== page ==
Cohen, A. (2007)
Powell, D.M., and Meyer, P. J. (2004), “Side-bet theory and the three-component model of organizational commitment”, Journal of Vocational Behavior, 65, PP. 157–177.
Powell, D.M., and Meyer, P. J. (2004),
Lok, P., Wang,P.Z., Westwood, B., & Crawford, J. (2007), “Antecedents of job satisfaction and organizational commitment and the mediating role of organizational subculture”, Working paper, pp. 1-42.
Erdheim,J ., Wang, M., and Zickar, M. J. (2006), “Linking the Big Five personality constructs to organizational commitment”, Personality and Individual Differences, 41, PP. 959–970.
Griffin, M.L., and Hepburn, J.R. (2005), “Side-bets and reciprocity as determinants of organizational commitment among correctional officers”, Journal of Criminal Justice, 33, pp. 611 –625.
Dawley, D.D., Stephens, R.D., and Stephens, D.B. (2005), “Dimensionality of organizational commitment in volunteer workers : Chamber of commerce board members and role fulfillment”, Journal of Vocational Behavior, 67, pp. 511–525
Banaia, M., Reiselb, W.D., and Probst , T.M. (2004), “A managerial and personal control model : predictions of work alienation and organizational commitment in Hungary”. Journal of International Management, 10, pp. 375–392.
Lok, P., Wang,P.Z., Westwood, B., & Crawford, J. (2007)
Griffin, M.L., and Hepburn, J.R. (2005),
Kondratuk, T.B., Hausdorf, B.A., Korabik, K., and Rosin, H.M. (2004), “Linking career mobility with corporate loyalty : How does job change relate to organizational commitment ? ”, Journal of Vocational Behavior, 65, pp. 332–349.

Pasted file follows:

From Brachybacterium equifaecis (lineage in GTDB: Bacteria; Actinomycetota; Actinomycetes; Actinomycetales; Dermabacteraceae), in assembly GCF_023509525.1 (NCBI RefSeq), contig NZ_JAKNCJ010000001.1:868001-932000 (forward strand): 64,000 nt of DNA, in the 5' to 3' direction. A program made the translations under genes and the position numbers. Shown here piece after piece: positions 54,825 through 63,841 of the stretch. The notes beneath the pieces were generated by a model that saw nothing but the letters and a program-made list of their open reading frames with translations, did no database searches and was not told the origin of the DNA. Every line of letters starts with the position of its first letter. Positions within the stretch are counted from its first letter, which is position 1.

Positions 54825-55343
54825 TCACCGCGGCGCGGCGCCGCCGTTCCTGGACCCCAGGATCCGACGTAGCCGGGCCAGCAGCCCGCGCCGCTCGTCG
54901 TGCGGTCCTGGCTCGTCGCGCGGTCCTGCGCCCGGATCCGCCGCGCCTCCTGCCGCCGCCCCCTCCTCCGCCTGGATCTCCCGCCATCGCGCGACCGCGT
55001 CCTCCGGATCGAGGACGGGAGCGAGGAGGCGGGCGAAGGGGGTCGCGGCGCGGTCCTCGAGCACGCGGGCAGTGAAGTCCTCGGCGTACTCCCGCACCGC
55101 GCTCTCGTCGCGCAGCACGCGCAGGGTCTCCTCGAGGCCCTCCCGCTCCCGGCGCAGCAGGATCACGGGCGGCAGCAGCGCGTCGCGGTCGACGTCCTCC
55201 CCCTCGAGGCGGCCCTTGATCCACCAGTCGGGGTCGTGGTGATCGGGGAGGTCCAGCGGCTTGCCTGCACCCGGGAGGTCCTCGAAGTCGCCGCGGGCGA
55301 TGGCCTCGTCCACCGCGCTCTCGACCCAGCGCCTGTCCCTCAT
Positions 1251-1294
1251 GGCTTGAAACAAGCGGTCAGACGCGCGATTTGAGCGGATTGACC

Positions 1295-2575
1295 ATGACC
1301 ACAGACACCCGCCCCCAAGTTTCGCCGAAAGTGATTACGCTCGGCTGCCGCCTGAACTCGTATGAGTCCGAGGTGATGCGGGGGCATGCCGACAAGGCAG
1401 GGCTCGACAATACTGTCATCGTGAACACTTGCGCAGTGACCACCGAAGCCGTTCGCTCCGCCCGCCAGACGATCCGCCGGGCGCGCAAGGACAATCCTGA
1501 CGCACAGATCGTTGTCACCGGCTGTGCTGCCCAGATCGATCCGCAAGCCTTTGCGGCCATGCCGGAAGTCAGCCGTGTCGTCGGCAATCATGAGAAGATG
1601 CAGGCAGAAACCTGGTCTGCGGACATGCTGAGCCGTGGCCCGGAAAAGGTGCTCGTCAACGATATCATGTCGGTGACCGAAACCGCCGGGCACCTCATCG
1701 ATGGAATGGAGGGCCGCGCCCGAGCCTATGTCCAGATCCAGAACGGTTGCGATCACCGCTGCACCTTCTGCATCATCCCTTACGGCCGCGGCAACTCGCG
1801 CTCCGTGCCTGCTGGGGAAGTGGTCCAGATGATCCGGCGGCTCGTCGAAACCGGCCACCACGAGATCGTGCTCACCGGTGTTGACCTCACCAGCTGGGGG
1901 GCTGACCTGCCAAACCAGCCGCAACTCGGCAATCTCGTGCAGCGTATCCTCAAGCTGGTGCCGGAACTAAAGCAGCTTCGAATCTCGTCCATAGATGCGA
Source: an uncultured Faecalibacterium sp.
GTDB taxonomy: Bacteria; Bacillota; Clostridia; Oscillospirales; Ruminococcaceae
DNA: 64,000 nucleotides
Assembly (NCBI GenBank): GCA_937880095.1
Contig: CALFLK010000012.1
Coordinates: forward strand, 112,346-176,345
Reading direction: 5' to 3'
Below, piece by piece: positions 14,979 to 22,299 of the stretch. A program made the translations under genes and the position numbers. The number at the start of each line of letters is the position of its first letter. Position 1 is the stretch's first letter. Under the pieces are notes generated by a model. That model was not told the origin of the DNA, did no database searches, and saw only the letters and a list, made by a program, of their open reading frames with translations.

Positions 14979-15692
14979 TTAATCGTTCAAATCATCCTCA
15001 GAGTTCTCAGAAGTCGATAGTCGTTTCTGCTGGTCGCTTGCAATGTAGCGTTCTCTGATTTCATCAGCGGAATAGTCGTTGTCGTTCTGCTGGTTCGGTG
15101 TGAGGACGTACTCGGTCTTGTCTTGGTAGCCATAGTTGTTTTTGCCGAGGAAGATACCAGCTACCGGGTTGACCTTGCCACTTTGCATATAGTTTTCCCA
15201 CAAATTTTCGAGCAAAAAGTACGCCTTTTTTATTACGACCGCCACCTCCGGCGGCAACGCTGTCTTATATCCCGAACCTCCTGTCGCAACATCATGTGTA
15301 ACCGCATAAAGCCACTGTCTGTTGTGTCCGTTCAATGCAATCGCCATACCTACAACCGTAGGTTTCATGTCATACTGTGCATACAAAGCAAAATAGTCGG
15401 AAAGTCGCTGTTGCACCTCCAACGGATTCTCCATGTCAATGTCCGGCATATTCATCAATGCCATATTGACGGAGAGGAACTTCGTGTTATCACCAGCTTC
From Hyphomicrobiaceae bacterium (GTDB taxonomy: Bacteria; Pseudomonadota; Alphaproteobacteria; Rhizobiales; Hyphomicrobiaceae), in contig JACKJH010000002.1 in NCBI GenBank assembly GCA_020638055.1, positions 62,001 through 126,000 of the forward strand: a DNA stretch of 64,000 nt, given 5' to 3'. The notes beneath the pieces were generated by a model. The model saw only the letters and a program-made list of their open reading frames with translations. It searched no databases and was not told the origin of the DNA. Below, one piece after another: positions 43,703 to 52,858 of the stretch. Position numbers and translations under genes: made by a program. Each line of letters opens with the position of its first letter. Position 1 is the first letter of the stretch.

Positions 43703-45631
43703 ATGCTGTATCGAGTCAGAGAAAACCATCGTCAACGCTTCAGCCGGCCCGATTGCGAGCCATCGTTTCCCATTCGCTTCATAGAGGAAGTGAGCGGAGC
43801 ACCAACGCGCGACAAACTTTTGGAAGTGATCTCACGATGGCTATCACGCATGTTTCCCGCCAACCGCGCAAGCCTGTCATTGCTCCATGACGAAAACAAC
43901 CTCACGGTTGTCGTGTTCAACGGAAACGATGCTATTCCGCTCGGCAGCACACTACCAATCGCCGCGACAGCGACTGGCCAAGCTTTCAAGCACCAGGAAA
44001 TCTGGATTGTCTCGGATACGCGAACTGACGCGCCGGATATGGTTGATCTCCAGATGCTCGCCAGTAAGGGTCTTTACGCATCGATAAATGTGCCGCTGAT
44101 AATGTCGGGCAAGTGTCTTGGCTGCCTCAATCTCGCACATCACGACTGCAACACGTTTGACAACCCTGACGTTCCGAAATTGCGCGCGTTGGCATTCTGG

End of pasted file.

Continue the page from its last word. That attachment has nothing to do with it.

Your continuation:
Namasivayam, K., & Zhao, X. (2007), “An investigation of the moderating effects of organizational commitment on the relationships between work–family conflict and job satisfaction among hospitality employees in India”, Tourism Management, 28, pp. 1212–1223.
Dawley, D.D., Stephens, R.D., and Stephens, D.B. (2005)
Namasivayam, K., & Zhao, X. (2007)
Meyer, J. P., Stanley, D. J., Herscovitch. L., and Topolnytsky. L. (2002), “Affective, Continuance, and Normative Commitment to the Organization : A Meta-analysis of Antecedents, Correlates, and Consequences”, Journal of Vocational Behavior, 61, PP. 20–52.
Cheng, Y., and Stockdale, M.S. (2003), “The validity of the three-component model of organizational commitment in a Chinese context”, Journal of Vocational Behavior, 62, pp. 465–489.
Meyer, J. P., Stanley, D. J., Herscovitch. L., and Topolnytsky. L. (2002)
Cheng, Y., and Stockdale, M.S. (2003)
Meyer, J. P., Stanley, D. J., Herscovitch. L., and Topolnytsky. L. (2002)
 Cheng, Y., and Stockdale, M.S. (2003)
DeGroot, T., & Brownlee, A.L. (2006), “Effect of department structure on the organizational citizenship behavior–department effectiveness relationship”, Journal of Business Research, 59, pp. 1116–1123.